The final instalment in the “Rebuild of Evangelion” tetralogy brings things to a thrilling, poignant, and oftentimes shocking conclusion. This is in effect the third time that this story has been brought to a close. The original 1990’s anime series’ final episodes were criticized at the time for a left-field shift in style, with the use of repetitive visuals and sketchy animation, and, to many viewers, incomprehensible philosophical discussions around a collective consciousness. The manga series ends quite differently, diverging from the anime with more of a bittersweet ending. If you have seen the three preceding films in this series you will know that we are already in a significantly different timeline than either. Although there is a recap of the previous three films at the beginning of this fourth and final installment, it will make little sense if you haven’t seen those films, acting as more of a refresher for fans. This film begins with Mari (Maya Sakamoto) piloting Unit 8 in a spectacular battle with an evolved model of Eva. She is under the direction of Ritsuko Akagi (Yuriko Yamaguchi) as they attempt to restore some of the devastated earth. The film then reunites us with the trio of pilots left stranded at the end of the last film. Shinji (Megumi Ogata), Asuka (Yuko Miyamura), and the new-model Rei (Megumi Hayashibara), are recovered by an outpost of refugees who have formed a primitive communal society. They meet up again with former classmates Toji (Tomokazu Seki) and Kensuke (Tetsuya Iwanaga), who are now 14 years older and working to help the surviving humans. Shinji is still unable to come to terms with his involvement in and responsibility for bringing about the apocalyptic events that killed a large portion of the earth’s population. However, Gendo (Fumihiko Tachiki) and Fuyutsuki (Motomu Yamadera) are continuing with their plan to bring about a final destruction and rebuilding of the universe through Fourth Impact, so he is once again drawn in to help prevent calamity.

“Evangelion 3.0 + 1.0: Thrice Upon a Time” again sees the art and animation stepped up a notch, with incredibly picturesque backgrounds and detailed post-apocalyptic landscapes. Scale has always been important to the Evangelion series, with Evas towering above diminutive buildings, and here we see that captured perfectly, with Mari’s Eva battle dwarfing the city of Paris that acts as a backdrop for the action. In the refugee camp too we get a sense of the bustle of industrious humans attempting to rebuild their lives. The increased budget from a television show is evidenced here and it does justice to the scope of Anno’s vision for “Evangelion”. It is interesting to note that given this budget, a large part of the film is taken up with simple human interactions, conversations, meals, planting rice, taking a bath, that are given as much import as the mammoth battles for humanity’s survival. This is what Evangelion does best, juxtaposing and comparing the internal mental struggles of its protagonists, and seemingly insignificant moments of everyday life, with the large-scale world-changing events of Angels, Evas and Fourth Impact. The film shifts between dazzling, psychedelic battles, a raucous, almost transcendent experience wherin the viewer is bombarded with light and sound, and quieter, more reflective moments that ponder existentialism and human relations. There are moments to please fans, with the inclusion of particular characters, locations, even penguins, sure to raise a nostalgic smile. But the film also does its best to subvert expectations, giving you everything you could want, but not exactly how you expected it. This is evident in the length of time spent in the refugee camp, away from the familiarity of NERV, Evas, or anything recognizably “Evangelion” (aside from the characters). Of course if you understand the heart of the story, it is these characters and their relationships, so these moments are perfect in moving the story forward, while feeling not much at all like an “Evangelion” film. The film is highly inventive and creative, never content to play it safe. It doesn’t always work, with the CG feeling slightly out of place at times, but the use of sketch drawings, “film-footage”, and the mind-bending finale, shows that Anno is as always interested in providing a unique experience that challenges your preconceptions.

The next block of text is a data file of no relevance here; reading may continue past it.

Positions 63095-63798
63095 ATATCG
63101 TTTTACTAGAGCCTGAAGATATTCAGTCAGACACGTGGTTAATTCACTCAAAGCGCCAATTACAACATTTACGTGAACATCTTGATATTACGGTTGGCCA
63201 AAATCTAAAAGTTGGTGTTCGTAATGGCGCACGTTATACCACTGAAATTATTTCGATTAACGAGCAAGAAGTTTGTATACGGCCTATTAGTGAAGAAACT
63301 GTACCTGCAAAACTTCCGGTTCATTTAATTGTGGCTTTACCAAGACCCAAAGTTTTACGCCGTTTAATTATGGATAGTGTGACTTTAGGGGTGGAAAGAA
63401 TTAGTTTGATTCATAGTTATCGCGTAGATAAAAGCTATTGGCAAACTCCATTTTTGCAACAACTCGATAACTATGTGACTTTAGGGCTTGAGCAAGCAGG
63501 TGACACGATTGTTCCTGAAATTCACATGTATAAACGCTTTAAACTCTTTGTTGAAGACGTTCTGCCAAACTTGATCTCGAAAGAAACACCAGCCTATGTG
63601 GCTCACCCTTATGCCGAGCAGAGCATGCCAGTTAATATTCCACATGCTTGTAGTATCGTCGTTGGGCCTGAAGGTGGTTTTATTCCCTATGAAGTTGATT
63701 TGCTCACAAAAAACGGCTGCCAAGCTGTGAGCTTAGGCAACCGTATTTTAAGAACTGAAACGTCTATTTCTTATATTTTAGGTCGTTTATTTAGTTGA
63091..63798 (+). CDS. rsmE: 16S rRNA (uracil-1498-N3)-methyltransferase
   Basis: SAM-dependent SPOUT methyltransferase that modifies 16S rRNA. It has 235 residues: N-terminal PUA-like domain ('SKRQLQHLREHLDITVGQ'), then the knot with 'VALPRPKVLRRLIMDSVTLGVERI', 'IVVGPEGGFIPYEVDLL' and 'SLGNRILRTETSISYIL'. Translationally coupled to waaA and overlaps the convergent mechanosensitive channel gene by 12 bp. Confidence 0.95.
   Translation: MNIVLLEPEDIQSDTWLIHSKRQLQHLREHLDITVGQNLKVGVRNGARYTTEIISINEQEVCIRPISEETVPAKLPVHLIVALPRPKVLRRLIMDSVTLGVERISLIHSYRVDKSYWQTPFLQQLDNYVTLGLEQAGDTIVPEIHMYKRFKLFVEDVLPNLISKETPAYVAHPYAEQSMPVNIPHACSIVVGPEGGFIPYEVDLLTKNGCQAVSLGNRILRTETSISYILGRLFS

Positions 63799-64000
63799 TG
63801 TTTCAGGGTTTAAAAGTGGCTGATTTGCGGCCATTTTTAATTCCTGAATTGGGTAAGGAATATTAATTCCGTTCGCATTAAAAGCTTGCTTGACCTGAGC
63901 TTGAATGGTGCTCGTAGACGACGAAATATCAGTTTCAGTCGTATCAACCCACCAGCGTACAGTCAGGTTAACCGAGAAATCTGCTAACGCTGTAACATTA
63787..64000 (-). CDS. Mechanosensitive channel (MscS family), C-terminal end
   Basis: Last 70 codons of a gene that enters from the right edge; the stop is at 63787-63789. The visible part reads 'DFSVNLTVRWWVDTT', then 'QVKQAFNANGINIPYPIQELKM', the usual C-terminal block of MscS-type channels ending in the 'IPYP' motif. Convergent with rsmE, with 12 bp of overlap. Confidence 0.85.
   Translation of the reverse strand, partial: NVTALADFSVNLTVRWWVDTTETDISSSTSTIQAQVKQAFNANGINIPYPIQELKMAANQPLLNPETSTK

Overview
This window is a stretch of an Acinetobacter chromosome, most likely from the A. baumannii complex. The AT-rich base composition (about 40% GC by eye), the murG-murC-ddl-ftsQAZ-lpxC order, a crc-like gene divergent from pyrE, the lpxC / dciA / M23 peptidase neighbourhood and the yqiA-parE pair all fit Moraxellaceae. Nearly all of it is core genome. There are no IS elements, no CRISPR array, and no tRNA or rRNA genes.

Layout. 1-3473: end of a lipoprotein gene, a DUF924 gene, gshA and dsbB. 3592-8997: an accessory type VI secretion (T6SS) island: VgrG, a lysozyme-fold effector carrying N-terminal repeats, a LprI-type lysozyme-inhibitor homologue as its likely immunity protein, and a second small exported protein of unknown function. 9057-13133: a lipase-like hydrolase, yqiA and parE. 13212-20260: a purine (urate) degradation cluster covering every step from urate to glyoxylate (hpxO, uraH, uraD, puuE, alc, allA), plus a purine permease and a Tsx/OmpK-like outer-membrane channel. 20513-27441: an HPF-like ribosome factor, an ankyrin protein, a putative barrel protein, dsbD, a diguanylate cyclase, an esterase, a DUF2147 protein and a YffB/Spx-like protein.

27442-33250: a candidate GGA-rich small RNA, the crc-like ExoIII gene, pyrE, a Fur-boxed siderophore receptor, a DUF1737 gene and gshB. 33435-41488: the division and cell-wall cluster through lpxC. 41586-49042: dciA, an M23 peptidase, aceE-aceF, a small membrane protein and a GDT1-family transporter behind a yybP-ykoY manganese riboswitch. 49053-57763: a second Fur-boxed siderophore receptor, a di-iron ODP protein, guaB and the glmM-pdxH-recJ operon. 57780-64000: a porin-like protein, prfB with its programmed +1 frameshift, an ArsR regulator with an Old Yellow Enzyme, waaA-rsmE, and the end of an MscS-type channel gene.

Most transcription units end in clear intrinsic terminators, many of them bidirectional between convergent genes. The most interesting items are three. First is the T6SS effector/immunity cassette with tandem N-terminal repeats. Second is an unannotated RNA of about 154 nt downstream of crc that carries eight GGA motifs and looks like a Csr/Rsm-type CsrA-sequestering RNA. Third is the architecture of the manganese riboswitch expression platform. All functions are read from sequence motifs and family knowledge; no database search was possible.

The film offers a stunning conclusion to this saga that should satisfy fans. There is none of the abstraction of the television series, instead we have a straightforward explanation for what happens (as far as Evangelion is ever straightforward). If you can follow what is going on to the end, many questions are answered about Gendo’s actions and almost all of the main characters are given a moment to shine, expressing the core of their feelings and beliefs. Rei’s existential crisis is brought into focus, and she acts as a conduit for us to examine human relations and society. Her questioning of why we shake hands, say ‘thank you’ or ‘hello’, subtly yet powerfully forces the audience to reflect on human interactions and norms. Katsuragi’s relationship with Kaji is referenced in a touching way. Asuka’s traumas are laid bare, as are Shinji’s fears of rejection and helplessness. We also finally have a moment between Shinji and Gendo that brings to closure a tension that has been present from the very first moment between them; that explains their strained relationship and also the difference in their characters. Exceling as both an action spectacular and a heartfelt emotional drama, “Evangelion 3.0 + 1.0” is an exceptional work that brings to an end a series that has meant a lot to so many people.

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